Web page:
Mariann McDonagh, Vice President of Global Marketing, Verint Systems, Inc: IP-based video management technology has already made a significant impact on the market. We'll see its influence grow exponentially over the next few years as intelligent video analytics helps bring video systems into alignment with corporate priorities. Video is an untapped source of valuable enterprise data and video analytics transforms that data into actionable intelligence that organizations can use to enhance security and make better decisions about operational efficiency.
Scott Schafer, PELCO Sr. VP of North American Sales & Marketing: I think they are making a major impact right now. A number of customers are already using IP video technology to improve or change their business. There are a number of systems integrators already conversant on the systems and the processes and services around them.
JP Forest , Director of Security Solutions, Avigilon: We are seeing that IP-based video systems are already making a major impact in certain niche markets that require centralized management of geographically distributed sites. For the market as a whole, however, many people have been sitting on the fence regarding IP-based solutions because, to date, they did not offer additional benefits in terms of image quality when compared to analog systems. We expect that over the next two years the market will come to understand that IP-based solutions can offer both dramatically better image quality as well as centralized management of geographically distributed sites. As a result 24 months from now the majority of systems being sold will have an IP component.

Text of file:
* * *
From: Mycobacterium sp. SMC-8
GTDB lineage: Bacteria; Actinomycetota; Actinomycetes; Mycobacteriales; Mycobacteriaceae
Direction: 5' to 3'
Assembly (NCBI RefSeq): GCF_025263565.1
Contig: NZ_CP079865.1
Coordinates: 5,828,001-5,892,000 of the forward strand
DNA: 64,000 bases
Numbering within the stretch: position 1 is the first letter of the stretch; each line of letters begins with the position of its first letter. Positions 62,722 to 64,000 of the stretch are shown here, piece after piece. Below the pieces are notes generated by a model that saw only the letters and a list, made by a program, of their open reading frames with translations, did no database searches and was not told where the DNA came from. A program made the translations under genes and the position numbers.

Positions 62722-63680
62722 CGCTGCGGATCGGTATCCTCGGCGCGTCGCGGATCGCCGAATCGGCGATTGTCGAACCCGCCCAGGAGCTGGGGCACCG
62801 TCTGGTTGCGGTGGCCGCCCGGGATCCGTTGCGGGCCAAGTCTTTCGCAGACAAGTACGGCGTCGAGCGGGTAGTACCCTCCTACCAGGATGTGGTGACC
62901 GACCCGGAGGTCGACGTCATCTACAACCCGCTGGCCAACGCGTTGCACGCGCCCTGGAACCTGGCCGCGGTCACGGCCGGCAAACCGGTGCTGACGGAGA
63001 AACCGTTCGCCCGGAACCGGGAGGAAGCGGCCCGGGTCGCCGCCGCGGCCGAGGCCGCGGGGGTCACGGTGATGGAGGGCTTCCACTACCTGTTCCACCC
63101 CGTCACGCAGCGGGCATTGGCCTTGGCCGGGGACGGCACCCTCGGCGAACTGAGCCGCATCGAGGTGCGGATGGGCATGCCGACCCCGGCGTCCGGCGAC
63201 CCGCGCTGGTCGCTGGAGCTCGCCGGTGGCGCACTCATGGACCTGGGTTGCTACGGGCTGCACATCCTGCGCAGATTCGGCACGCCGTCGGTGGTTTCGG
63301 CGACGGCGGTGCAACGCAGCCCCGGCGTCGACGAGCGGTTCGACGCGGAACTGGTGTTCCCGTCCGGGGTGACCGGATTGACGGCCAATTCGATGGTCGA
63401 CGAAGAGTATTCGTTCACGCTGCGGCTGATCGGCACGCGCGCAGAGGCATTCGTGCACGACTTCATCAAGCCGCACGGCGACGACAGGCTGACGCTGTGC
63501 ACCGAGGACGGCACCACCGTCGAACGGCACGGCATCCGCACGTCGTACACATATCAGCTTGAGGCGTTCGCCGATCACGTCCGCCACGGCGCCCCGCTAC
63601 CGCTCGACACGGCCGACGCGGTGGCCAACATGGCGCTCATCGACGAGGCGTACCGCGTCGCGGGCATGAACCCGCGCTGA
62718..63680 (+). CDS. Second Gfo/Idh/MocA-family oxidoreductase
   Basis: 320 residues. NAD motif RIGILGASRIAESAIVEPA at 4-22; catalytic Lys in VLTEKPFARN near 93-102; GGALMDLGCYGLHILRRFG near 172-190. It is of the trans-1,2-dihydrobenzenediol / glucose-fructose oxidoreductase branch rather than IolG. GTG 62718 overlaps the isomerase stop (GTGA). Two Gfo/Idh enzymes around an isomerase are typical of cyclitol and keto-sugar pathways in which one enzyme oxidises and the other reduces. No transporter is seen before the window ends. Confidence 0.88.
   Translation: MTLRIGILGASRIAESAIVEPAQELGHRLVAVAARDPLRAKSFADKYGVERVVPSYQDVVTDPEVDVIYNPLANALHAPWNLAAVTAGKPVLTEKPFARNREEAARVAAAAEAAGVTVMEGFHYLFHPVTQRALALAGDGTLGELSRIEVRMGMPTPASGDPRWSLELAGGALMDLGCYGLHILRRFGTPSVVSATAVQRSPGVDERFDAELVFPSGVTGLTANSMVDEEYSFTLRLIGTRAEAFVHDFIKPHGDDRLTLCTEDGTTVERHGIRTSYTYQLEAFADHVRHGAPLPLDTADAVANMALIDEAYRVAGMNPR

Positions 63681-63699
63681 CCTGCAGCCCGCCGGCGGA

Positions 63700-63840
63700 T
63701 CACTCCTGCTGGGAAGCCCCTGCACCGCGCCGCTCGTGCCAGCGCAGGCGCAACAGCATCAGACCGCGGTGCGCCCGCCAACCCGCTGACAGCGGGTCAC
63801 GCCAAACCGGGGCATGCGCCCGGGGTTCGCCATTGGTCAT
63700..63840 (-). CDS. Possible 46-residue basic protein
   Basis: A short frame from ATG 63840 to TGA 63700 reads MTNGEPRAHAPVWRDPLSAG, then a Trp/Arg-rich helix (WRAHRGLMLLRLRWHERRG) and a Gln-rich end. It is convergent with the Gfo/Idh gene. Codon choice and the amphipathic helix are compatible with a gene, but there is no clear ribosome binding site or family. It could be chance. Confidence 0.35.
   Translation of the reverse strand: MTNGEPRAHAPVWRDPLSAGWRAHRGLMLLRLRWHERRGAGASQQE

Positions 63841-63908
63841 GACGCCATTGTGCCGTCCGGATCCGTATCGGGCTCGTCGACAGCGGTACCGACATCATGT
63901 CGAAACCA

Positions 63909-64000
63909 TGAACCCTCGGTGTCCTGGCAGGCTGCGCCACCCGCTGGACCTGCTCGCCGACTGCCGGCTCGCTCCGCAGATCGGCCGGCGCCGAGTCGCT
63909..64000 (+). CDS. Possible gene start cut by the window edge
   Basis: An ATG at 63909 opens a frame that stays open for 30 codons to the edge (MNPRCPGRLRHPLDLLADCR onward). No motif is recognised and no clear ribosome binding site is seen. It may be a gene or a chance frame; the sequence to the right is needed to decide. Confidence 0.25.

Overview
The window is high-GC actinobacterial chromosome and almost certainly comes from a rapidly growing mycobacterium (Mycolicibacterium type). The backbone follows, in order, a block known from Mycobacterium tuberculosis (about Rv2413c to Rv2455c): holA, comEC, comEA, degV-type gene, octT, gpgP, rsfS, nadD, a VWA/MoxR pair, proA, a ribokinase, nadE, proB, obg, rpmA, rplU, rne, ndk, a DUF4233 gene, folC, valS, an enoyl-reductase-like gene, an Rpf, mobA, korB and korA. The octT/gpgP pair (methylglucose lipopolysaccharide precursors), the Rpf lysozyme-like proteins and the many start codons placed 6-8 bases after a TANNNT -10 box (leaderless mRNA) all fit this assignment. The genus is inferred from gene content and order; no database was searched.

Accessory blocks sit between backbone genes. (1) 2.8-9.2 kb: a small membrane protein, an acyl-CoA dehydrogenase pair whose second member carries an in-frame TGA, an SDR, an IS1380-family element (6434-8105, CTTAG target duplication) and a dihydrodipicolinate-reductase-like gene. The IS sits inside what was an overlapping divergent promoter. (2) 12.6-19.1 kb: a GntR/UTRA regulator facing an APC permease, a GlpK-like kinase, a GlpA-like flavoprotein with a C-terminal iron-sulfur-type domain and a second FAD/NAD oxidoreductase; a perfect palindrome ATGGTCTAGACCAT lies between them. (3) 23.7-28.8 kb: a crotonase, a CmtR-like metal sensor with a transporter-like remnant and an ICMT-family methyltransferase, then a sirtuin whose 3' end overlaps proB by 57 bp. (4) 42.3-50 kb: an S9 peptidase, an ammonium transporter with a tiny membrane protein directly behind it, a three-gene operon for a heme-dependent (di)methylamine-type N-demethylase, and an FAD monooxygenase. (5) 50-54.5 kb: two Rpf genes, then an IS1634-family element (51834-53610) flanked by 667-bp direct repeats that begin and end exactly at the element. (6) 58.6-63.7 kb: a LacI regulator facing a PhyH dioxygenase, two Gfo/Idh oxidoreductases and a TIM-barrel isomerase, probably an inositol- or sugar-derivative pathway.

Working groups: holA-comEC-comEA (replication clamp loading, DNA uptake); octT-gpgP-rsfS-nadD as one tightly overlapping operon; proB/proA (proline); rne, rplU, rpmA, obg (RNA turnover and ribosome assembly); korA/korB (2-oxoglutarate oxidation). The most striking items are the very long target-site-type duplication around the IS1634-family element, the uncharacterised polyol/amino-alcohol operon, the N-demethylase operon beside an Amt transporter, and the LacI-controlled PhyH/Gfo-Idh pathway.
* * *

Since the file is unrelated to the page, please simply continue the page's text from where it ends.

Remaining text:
Jay Hauhn, Executive Director of Product Planning & Development, ADT Security Services, Inc: From what I can tell by talking to others in the industry, IP video appears to be growing at a 40% Compound Annual Growth Rate (CAGR). Analog video is single digit CAGR. In two to three years I expect IP video to have perhaps a third of the market as manufacturers drive costs out of the hardware, dealers develop the correct IT expertise, and IT departments start to understand and accept its use on “their” networks.
Brady: Since IP-based video represents only a small percentage of the video surveillance market at present, please put into perspective how your company views analog and hybrid video systems. What percentage of the market do they represent and what percentage of the market will they have in the future?
Whitcomb: Analog's quality will continue to improve with better compression technologies and faster procession, however the improvements will be limited by the underlying technology. As a percentage analog will continue to decline as IP camera prices decrease and as mega pixel camera technology proliferates. Hybrid is a convenient short term solution that works well when adding a few additional cameras to an existing system; however the benefits of IP will force most end users to simply upgrade to an all IP system.
DeFina: The IP/network category represents a growing portion of the market today, and we are seeing continued increase in IP systems applications versus analog systems. The transition is taking place, although in a migratory manner. An increasing number of system upgrades and new installs implement hybrid systems, employing some combination of IP and analog devices across different platforms. Yet, as this trend continues, it masks the actual penetration of IP-based systems due to the hybrid nature of these systems' configurations. We believe these hybrid systems are the building blocks for the IP market moving forward and expect to see the continued implementation of hybrid systems over the next couple of years.
McClean: Hybrid systems are very important to our company and existing video surveillance users. The ability to leverage the benefits of IP video, such as having a few remote cameras, while at the same time maximizing their current investment appeals to most customers. An area that is often overlooked is hybrid systems which also include analog matrix switchers.
Abram: Hybrid systems probably account for the majority of IP product placements to date. This is further evidenced by the number of hybrid products on the market: DVRs with both analog and IP inputs and cameras with both analog and IP outputs. Most systems we are seeing today– especially where large numbers of cameras are deployed – still rely on analog matrix switchers to provide the features and functionality required to manage complex signal routing, monitoring and recording assignments.